Sheffield Audio/Video Productions has installed a 48-fader Solid State Logic (opens in new tab) Duality Fuse SuperAnalogue mixing console in its flagship Studio A control room. The company’s 20,000-square-foot complex also houses the Sheffield Institute for the Recording Arts (SIRA), the first school in North America to install the new version of the console, which features a Fusion analogue processor integrated into its center section as well as other enhancements.
The new Duality Fuse is just the latest SSL console to be installed by the company, which originally launched as Sheffield Recordings in 1968 and currently also features an SSL digital desk in its mobile recording truck. Almost since inception, Sheffield’s client list has read like a who’s-who of the entertainment industry, from major record labels and television and cable networks to chart-topping artists and some of the country’s largest music and media organizations, both on the road and in the studio. In recent years, Sheffield has worked with Coldplay, Foo Fighters, Billy Joel, Mariah Carey, Elvis Costello, and Walt Disney Motion Pictures. Past clients have also included Johnny Cash, Elton John, Aerosmith, The Boston Pops, The Kennedy Center, New Orleans Jazz and Heritage Festival and many, many others.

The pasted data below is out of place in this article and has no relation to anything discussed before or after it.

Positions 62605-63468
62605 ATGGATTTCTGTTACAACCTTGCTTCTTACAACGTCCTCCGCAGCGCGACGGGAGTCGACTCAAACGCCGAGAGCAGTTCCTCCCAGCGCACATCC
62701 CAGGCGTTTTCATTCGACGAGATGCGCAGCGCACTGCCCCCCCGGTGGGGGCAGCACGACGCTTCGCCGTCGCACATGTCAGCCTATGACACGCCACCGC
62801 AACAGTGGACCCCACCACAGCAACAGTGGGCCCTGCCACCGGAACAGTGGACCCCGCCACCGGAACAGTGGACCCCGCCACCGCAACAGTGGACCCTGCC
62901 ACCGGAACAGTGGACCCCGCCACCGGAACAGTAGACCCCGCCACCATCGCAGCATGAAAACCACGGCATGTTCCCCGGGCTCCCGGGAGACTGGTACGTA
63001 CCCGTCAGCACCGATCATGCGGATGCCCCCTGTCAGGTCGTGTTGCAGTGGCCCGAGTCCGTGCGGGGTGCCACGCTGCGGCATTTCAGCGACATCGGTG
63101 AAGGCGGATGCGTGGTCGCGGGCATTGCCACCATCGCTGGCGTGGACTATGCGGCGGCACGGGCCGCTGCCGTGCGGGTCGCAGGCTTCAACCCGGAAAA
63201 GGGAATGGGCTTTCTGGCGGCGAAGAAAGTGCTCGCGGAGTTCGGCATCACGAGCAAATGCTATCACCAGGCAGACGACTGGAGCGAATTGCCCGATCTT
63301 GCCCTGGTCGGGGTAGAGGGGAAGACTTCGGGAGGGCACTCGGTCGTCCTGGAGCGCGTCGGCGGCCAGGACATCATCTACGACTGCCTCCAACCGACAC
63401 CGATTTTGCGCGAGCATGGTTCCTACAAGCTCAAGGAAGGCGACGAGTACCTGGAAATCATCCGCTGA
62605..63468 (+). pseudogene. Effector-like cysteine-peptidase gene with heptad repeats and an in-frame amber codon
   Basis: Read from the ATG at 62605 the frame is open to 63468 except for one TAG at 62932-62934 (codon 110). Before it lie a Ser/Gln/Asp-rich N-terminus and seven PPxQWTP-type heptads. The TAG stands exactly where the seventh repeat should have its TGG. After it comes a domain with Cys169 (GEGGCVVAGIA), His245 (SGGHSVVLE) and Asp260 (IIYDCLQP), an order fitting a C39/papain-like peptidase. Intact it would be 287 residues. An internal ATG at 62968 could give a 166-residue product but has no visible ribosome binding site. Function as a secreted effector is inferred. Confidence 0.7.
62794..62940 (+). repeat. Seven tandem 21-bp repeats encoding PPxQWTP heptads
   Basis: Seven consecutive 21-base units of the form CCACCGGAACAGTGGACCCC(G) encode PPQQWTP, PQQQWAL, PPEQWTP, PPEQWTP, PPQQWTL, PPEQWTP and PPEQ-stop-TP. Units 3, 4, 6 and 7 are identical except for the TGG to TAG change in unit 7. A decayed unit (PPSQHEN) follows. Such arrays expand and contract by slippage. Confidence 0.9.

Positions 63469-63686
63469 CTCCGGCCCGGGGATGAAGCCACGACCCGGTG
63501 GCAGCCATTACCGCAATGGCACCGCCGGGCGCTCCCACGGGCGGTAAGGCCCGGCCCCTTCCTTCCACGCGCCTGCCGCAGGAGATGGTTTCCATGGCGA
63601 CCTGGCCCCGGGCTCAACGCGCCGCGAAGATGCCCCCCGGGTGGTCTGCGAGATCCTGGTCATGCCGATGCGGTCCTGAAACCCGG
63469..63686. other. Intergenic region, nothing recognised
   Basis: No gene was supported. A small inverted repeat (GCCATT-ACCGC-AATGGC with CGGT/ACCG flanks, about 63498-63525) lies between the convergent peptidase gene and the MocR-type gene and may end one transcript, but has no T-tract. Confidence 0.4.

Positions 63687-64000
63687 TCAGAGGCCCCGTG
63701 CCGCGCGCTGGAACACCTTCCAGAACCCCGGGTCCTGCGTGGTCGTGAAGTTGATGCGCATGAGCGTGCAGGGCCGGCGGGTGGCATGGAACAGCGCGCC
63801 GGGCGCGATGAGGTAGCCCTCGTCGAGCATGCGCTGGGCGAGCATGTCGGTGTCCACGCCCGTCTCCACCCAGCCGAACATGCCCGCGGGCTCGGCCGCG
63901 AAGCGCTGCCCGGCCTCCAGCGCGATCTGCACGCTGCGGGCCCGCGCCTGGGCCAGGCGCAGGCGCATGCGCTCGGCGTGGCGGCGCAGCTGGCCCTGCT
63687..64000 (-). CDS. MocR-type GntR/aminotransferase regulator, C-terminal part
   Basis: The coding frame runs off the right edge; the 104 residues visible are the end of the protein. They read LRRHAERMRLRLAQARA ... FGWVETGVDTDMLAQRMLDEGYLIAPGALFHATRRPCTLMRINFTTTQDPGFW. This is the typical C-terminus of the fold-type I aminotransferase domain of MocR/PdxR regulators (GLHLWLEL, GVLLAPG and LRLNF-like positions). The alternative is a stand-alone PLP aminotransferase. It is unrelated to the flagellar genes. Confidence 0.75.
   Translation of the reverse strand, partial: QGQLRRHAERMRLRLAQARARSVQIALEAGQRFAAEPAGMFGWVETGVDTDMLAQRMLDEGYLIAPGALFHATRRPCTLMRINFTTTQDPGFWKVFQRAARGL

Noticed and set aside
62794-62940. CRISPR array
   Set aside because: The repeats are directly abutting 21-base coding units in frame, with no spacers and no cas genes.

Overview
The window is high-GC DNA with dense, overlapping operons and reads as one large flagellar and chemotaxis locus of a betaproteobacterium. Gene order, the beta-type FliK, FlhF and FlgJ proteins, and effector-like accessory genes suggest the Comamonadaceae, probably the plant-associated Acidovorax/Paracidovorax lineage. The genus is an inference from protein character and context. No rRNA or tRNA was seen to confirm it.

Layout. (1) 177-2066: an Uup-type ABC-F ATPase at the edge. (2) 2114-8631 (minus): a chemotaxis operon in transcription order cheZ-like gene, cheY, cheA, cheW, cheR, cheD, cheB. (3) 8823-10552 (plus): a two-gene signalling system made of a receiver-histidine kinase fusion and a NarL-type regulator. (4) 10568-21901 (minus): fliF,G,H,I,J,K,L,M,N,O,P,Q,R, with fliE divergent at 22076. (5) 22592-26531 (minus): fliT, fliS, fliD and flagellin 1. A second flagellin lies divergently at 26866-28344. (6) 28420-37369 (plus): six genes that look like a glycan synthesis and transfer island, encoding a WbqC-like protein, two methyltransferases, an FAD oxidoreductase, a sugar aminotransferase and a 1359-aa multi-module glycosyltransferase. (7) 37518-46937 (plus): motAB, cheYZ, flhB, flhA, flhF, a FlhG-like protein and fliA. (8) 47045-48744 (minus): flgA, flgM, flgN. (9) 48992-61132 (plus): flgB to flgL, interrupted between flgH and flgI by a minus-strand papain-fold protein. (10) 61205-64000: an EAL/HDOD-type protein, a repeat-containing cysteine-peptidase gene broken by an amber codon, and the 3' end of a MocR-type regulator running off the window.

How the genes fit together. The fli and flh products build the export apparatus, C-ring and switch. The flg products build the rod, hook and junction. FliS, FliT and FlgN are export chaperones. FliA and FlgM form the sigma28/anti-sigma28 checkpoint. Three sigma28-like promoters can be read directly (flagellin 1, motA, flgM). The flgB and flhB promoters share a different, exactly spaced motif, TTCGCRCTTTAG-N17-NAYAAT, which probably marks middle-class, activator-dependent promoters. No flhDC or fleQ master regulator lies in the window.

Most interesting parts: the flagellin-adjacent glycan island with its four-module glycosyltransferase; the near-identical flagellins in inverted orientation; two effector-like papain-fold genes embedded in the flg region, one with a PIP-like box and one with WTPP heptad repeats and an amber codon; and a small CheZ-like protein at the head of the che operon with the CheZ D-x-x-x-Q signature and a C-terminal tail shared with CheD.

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A Landmark Facility with History
Sheffield opened at its current location just north of Baltimore, MD, in 1981. SIRA, which was established at the complex in 1995 and is approved by the Maryland Higher Education Commission, offers three tracks of vocational programming to prepare students for jobs in the AV industry. In addition to SIRA’s classrooms, tech labs and other teaching facilities, the complex also houses Sheffield’s original two commercial recording studios and a 2,000-square-foot video production soundstage. Sound engineering students attending SIRA’s AudioWorks program have access to both professional recording studios. The new Duality Fuse replaced an older Duality that was installed in Studio A in 2007.
According to Jeff Mund, who partnered in the business with Andrew Dunn and Scott Lloyd, the Sheffield staff discussed several alternative mixing console brands for Studio A. But considering Sheffield’s extensive history with SSL, and with so many SSL consoles in production facilities across the country and around the world, it made sense to install the company’s latest analogue technology in the A room, he said. “After a couple of conversations with our engineering team and with the folks at SSL, it was clear that we wanted the industry standard. We wanted the interoperability, so that if our students learned the SSL SuperAnalogue format, they could work on an SSL console anywhere,” Mund said. “So, it wasn't a tough decision.”
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Keeping it in the SSL Family—For Now and Future Generations